Insulin’s effect on your brain chemistry increases your appetite. Insulin blocks leptin, your appetite-control hormone. You become more leptin resistant, so the brain never gets the “I’m full” signal. Instead, it thinks you are starving. Your pleasure-based reward center is triggered, driving you to consume more sugar and fueling your addiction.


Fructose makes things worse. It goes right to your liver, where it starts manufacturing fat, which triggers more insulin resistance and causes chronically elevated blood insulin levels, driving your body to store everything you eat as dangerous belly fat. You also get a fatty liver, which generates more inflammation. Chronic inflammation causes more weight gain and diabesity.


Stress worsens insulin’s vicious cycle. When you perceive a lot of stress in your life, you produce excess cortisol, which then makes you crave more sugar. Excess cortisol can slow down thyroid hormone function.


Additionally, soda contains no fiber, vitamins, minerals, or phytonutrients to help you process the calories you are consuming. These are “empty” calories devoid of any nutritional value.  Your body doesn’t register soda as food, so you eat more all day long. Plus, your taste buds get hijacked, so anything that is not super-sweet doesn’t taste very good to you.


Now let’s look at the 750 calories of broccoli. As with soda, these calories are made up primarily (although not entirely) of carbs. Let’s clarify just what that means, because the varying characteristics of carbs will factor significantly into the contrast I’m about to illustrate.


Carbs are plant-based compounds comprised of carbon, hydrogen, and oxygen. They come in many varieties, but they are all technically sugars or starches, which convert to sugar in the body.


The important difference is in how they affect your blood sugar. High-fiber, low-sugar carbs such as broccoli are slowly digested and don’t lead to blood sugar and insulin spikes, while table sugar and bread are quickly digested carbs that spike your blood sugar.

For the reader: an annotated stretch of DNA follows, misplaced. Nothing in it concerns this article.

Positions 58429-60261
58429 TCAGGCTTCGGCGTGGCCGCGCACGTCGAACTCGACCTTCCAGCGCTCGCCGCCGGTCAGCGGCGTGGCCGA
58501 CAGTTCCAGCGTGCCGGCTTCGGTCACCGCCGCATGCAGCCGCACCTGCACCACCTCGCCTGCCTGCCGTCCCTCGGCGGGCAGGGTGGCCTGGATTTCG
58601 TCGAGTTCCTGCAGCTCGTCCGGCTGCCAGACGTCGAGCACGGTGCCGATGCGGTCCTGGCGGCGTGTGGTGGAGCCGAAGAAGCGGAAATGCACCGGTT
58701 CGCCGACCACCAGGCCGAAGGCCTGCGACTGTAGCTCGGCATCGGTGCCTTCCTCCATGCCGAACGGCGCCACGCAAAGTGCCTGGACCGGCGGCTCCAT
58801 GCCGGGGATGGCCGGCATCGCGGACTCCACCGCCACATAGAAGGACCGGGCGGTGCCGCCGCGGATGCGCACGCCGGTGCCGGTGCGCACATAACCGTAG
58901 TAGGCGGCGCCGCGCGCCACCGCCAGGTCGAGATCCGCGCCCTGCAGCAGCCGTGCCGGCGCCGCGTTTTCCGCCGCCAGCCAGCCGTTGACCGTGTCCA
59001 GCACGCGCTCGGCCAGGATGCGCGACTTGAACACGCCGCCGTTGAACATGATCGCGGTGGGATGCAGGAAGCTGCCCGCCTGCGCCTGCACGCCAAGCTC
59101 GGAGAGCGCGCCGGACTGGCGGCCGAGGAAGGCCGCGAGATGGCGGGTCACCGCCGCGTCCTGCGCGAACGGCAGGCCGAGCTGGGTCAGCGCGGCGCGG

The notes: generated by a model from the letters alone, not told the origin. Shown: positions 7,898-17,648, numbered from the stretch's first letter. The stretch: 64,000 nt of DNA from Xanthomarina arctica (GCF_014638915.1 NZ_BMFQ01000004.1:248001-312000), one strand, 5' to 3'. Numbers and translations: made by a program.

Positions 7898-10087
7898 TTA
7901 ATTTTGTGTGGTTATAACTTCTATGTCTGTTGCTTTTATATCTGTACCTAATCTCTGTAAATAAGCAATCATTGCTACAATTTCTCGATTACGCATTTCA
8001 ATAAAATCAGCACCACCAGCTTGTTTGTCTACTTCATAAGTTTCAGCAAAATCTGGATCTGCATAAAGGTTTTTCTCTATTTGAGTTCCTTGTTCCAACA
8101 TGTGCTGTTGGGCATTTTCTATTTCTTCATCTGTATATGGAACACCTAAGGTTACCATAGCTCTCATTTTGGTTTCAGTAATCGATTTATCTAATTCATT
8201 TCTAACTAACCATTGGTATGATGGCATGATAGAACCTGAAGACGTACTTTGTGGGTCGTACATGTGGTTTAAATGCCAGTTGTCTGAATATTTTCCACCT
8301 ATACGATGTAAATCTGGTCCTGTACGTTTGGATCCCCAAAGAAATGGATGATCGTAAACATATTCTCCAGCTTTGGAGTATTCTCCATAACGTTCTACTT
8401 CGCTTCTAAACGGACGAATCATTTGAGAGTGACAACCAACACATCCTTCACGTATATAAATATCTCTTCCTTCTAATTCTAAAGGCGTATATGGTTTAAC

Therein lies the difference. Slow carbs like broccoli heal rather than harm.


Those 750 calories of broccoli make up 21 cups and contain 67 grams of fiber. The average American consumes only 10 to 15 grams of fiber a day. Remember that fiber helps you get rid of bad estrogens. Broccoli is 23 percent protein, 9 percent fat, and 68 percent carbs (or 510 calories from carbs). The “sugar” in 21 cups of broccoli is the equivalent of only 1.5 teaspoons; the rest of the carbs are the low-glycemic type found in all non-starchy vegetables, which are very slowly absorbed.


However, you wouldn’t be able to eat 21 cups of broccoli, because it wouldn’t fit in your stomach. Assuming you could, what would happen? A serving that large would contain so much fiber that very few of the calories would actually get absorbed. Those that did would get absorbed very slowly.


There’d be no blood sugar or insulin spike, no fatty liver, and no hormonal chaos. Your stomach would distend (which it doesn’t with soda; bloat from carbonation doesn’t count!), sending signals to your brain that you were full. There would be no triggering of the addiction reward center in the brain.


You’d also get many extra benefits that optimize metabolism, lower cholesterol, reduce inflammation, and boost detoxification. The phytonutrients in broccoli (glucosinolates) boost your liver’s ability to detoxify environmental chemicals, and the flavonoid kaempferol is a powerful anti-inflammatory.


Broccoli also contains high levels of vitamin C and folate, which protect against cancer and heart disease. The glucosinolates and sulphorophanes in broccoli change the expression of your genes to help balance your sex hormones, reducing breast and other cancers.


My point is, all calories are NOT created equal. The same number of calories from different types of food can have very different biological effects.